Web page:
Mali - Djenne Market Day

Discussion in 'Wanderlust and Travel' started by Jimbojack, Apr 21, 2007.

  1. I just came back from a 6 week trip to West Africa. I flew through Morocco to Senegal, and went to Gambia and Mali.

    There will be many more photos in the next few days as I have a chance to go through them.

    Here are some photos from Djenne:

    The town of Djenne host a market on every Monday of the week. The market is set up right in front of the Great Mosque of Djenne, in the center of town. People from nearby villages, and even from as far as Burkina Faso come to the market to sell and buy produce, spices, clothes, jewelry, animals, etc. Most traders arrive the night before, and start setting up at around 6:00 A.M., the market lasts until the afternoon.

    The historic city center of Djenne was declared a World Heritage Site by UNESCO in 1988. The city was founded about 300 CE by Bozo people and became a very important stop in the Trans-Saharan trade, rivaling Timbuktu.

    The Great Mosque of Djenne is the largest mud brick (adobe) building in the world. It was first built in 1280 after the conversion of Koi Konboro, the 26th king of Djenne, to Islam. In the early 19th century, it was left to fall to ruin. The mosque that you see today was rebuilt in 1907, but being a mud building it is recovered in mud every year before the rainy season.

    Wikipedia has excellent articles and links about Djenne and The Great Mosque if you would like more information.


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    Ferry crossing over the Bani river into Djenne.


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    Cars waiting for the ferry, the yellow and white Peugeot 504 station wagon was the taxi that I traveled in. It has 7 seats, and there were 14 of us in the car for the 3 hour journey from Mopti. Other taxis I've seen also had that many people, and some had quite a few goats strapped to the roof for the journey to the market.


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    Kola Nuts, as in Coca-Cola. These are very popular with the Dogon people, but they do not grow in Mali. All of the Kola nuts for sale in Mali are imported from Cote D'Ivoire and go up in price the further north from Bamako you are.


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    A rooftop view of the market, with the Great Mosque of Djenne in the background.


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    People at the market.


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    Women selling dried fish.


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    An old madrassa, Islamic school, which was converted to be an Islamic library. It was redone in a Moorish style (Brought over by Moroccan traders).


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    Woman sitting in front of the entrance to the library.


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    One of the main entrances (this one being for men only) to the Great Mosque of Djenne.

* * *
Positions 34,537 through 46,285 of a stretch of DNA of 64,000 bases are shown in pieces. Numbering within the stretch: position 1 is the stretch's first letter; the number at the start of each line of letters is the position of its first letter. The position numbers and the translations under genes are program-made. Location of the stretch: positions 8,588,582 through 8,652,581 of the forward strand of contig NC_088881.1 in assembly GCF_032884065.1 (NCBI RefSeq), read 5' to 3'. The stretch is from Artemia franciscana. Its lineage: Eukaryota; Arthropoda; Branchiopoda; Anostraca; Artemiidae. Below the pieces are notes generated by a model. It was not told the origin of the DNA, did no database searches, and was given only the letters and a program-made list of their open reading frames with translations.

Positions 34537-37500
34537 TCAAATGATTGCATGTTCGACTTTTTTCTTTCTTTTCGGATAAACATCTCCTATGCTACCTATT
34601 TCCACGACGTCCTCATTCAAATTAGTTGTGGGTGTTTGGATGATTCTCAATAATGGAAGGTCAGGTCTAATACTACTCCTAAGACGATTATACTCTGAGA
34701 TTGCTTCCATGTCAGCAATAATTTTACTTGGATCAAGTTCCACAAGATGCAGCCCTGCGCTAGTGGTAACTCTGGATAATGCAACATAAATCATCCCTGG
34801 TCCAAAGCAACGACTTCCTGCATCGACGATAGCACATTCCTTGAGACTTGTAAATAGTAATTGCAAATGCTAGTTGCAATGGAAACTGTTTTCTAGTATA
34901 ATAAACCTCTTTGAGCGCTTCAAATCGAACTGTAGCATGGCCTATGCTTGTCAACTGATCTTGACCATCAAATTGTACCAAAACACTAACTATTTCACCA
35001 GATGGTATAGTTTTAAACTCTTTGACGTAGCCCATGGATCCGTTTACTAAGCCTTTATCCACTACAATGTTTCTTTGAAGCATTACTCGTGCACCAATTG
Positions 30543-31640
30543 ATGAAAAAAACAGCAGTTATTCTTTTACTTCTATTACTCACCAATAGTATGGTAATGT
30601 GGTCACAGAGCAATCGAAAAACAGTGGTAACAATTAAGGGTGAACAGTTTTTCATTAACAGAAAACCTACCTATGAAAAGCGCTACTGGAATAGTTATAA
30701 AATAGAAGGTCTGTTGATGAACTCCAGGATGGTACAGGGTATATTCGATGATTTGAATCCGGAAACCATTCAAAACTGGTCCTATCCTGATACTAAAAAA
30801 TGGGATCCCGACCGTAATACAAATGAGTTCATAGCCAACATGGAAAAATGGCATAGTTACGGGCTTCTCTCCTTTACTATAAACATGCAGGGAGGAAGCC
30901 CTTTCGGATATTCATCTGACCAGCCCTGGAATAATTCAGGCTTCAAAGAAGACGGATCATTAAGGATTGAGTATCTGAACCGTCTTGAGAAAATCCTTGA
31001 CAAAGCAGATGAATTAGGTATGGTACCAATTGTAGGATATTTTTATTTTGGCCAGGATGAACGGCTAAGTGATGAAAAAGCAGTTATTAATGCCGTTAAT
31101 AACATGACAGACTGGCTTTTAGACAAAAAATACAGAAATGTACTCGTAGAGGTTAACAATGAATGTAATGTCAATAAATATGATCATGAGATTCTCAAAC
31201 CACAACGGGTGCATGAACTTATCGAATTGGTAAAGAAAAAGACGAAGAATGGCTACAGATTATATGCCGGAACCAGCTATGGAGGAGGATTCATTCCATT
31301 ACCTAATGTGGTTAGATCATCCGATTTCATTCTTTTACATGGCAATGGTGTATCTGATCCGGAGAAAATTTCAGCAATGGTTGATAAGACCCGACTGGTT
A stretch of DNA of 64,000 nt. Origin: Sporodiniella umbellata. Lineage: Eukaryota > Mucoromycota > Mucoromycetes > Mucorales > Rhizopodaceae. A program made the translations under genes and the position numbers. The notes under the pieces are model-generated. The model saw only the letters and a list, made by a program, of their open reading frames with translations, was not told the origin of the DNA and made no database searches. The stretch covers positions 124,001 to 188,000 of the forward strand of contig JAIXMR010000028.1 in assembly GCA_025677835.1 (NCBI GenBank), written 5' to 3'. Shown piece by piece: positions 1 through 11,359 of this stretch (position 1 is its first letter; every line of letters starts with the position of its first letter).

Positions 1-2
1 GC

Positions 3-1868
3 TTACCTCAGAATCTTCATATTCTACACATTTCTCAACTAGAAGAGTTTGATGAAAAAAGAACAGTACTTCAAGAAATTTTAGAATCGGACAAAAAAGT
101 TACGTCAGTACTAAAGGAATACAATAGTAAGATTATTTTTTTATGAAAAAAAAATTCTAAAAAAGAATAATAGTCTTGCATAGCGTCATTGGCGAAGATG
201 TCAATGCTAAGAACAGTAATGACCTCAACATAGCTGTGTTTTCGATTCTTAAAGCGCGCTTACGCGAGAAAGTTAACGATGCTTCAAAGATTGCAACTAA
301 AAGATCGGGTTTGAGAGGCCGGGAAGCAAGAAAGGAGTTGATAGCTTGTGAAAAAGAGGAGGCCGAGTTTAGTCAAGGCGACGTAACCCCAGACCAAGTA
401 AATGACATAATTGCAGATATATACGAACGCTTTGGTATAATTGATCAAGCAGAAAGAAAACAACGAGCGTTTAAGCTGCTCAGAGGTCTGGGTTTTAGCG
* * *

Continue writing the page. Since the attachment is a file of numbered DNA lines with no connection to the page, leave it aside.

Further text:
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    Children getting water out of a well.


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    An ablution area for the Great Mosque.


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    View from a rooftop of the surrounding houses, the Great Mosque can be seen in the background.


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    Typical door of a traditional mud-brick house, note the use of an animal horn to adorn the house above the door.


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    Most of the people cannot afford to travel to the market by car, so they travel from nearby villages with their own horses or donkeys and carts. The carts allow them to bring lots of produce and other items for sale. They are left outside of the city during the market day.


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    Animals and empty carts left outside the city


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    Part of the animal market. A small to medium sized goat (like the ones in the picture) are worth about 10,000 CFA, or about $18.


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    Women selling dried fish.


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    A side entrance to the Great Mosque.


    Below are photos of traders at the market:
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  2. GastheerG

    GastheerG Guest

    Great report! Impressive!
     
  3. Hi Phillip,

    A great set of photos and a fine report on your trip. From Your website, you look to be one of the few here on the Cafe that travel as much or more than Nan & I do.

    Djenne was on the schedule for our Around Africa trip in 2005, but the tour operator was unable to make the air connection from Bamako work, so we went on to Namibia a day early.

    Post more photos when you are ready,

    Bob & Nan
     
  4. Great series - looks like a fascinating place.

    Sean
     
  5. Toklat

    Toklat

    413
    Aug 31, 2006
    Alaska
    Excellent set of images from a seldom visited part of Africa.
    The Great Mosque of Djenne has to be one of the most intriguing
    bits of architecture on the planet. Nicely done.
     
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